This post is by Stewart Clarke, national specialist of freshwater, catchments & estuaries at the National Trust.
Whether it’s floods or drought, water is on the frontline of the climate crisis. This summer’s huge floods in Germany and Belgium, followed days later by those in central China once again prompted debate about managing floods and development in the floodplain. Whilst everyone seems to acknowledge the folly of building on floodplains, it still seems to happen, and we cannot avoid the fact that we already have lots of homes and infrastructure in these high risk places. So, while we must stop this type of development, we must also think carefully about how we use the remaining undeveloped parts of floodplain. In short, we need to think about floodplains in the UK differently.
Government spending on flood protection in England is fast approaching £1 billion a year. Yet homes and businesses, railways and roads, bridges and power infrastructure are increasingly being damaged or destroyed by devastating floods. Read more
As the UK heads to the polls once more, there’s something different this time round. In previous elections, climate change barely got any airtime. Now, as poll after poll shows that people want action, politicians are talking about the climate crisis, and offering voters their prescriptions for action. Read more
For farmers, change is a way of life. Weather is unpredictable. Consumer appetites change. Prices go up and down. Managing uncertainty and volatility goes with the job.
But the ability of farmers to keep bouncing back will soon be tested to its limits, and possibly beyond. Brexit will bring change of a scale and at a speed that will dwarf anything seen by the current generation of farmers. This could include changes to the availability and cost of labour, the size and terms of subsidy payments, the potential imposition of new import and export tariffs and, should certain trade deals be struck, increased competition from low cost food imports. Not all farmers will cope. Many are likely to fail. Read more
This post is by Daniel Johns, head of adaptation at the Committee on Climate Change.
Over centuries our communities have developed around rivers, to ensure easy access to water for use by populations, industry and for navigation. At the same time, landowners have straightened and dredged rivers, drained their land and removed natural features, aiming to raise agricultural output and get excess water away downstream as quickly as possible. But, in recent years, we have seen time and again the enormous cost of too much water at once flowing into our heavily populated floodplains, despite the billions spent by the government on flood defences. Read more
It’s heretical for a think tank to admit this, but our latest big idea is not really that big. It is in fact medium sized and achievable step from where we are now. It’s an idea so obvious, that once you hear it, you’ll be surprised it’s not happening already. But it isn’t, we checked. Rather than coming up with another big idea for nature, Green Alliance, in partnership with the National Trust, has researched how to enable existing big ideas, around ecosystem services and natural capital, to translate into real changes on the ground. The result is the Natural Infrastructure Scheme (NIS), a new market mechanism which would mean farmers and other land managers could financially benefit from environmental improvements such as flood alleviation and habitat creation. We think its simplicity could lead to ‘payments for ecosystem services’ becoming a mainstream market, reversing declines in nature, and supporting new, environmentally beneficial approaches to farming in the UK.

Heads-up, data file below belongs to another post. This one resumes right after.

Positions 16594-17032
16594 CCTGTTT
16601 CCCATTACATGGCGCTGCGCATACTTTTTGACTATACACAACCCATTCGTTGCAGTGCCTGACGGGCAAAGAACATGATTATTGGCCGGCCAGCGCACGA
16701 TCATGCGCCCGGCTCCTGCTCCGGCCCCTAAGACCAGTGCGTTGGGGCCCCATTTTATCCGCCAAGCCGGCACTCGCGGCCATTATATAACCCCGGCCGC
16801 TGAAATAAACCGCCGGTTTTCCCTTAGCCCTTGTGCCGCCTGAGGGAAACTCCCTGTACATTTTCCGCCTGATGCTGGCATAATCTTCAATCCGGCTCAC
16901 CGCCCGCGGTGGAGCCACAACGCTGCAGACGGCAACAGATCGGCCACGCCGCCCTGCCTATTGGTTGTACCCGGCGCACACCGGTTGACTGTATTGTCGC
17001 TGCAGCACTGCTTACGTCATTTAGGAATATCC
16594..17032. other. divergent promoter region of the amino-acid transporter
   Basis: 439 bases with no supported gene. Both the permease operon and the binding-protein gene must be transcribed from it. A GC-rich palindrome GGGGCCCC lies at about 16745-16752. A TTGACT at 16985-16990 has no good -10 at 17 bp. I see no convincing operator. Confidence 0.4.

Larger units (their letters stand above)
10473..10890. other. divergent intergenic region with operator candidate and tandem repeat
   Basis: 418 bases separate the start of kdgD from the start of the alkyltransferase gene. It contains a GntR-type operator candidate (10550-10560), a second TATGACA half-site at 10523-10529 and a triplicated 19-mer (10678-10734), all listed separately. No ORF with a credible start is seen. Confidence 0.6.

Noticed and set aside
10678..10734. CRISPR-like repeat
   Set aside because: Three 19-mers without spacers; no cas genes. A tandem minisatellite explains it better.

This post is by Richard Benwell, head of government affairs at the Wildfowl & Wetlands Trust.
The Greener London report, published last week, is an excellent menu of options for making our capital cleaner, safer and more biodiverse. And, at the Greener London hustings on Friday, we saw mayoral candidates vie with one another over a wide selection of ideas, and over who would commit to finish them faster: Read more
This post is by conservationist and blogger Miles King. A version first appeared on his blog.
Those who believe that nature is important and that, for it to be better protected from the activities of people, the best approach is to gather evidence – scientific evidence – analyse it and present it to those in power, should heed this story. Read more
This is a guest post by Erik Bichard, Professor of Regeneration and Sustainable Development at the University of Salford.
The press release announcing the launch of the Green Deal in September last year contained an astonishing statement. It said that every one of the UK’s 26 million homes could benefit in some way from improvements to insulations, lighting, space and water heating, ventilation, and microgenenration. After decades of government efforts exhorting householders to take action, it appears that virtually none had taken the advice and finished the job.
As a statement of a potential market capacity this is impressive, but if the government expects to realise even a small portion of this in terms of take-up it may be disappointed unless it adopts lessons from behavioural studies. Read more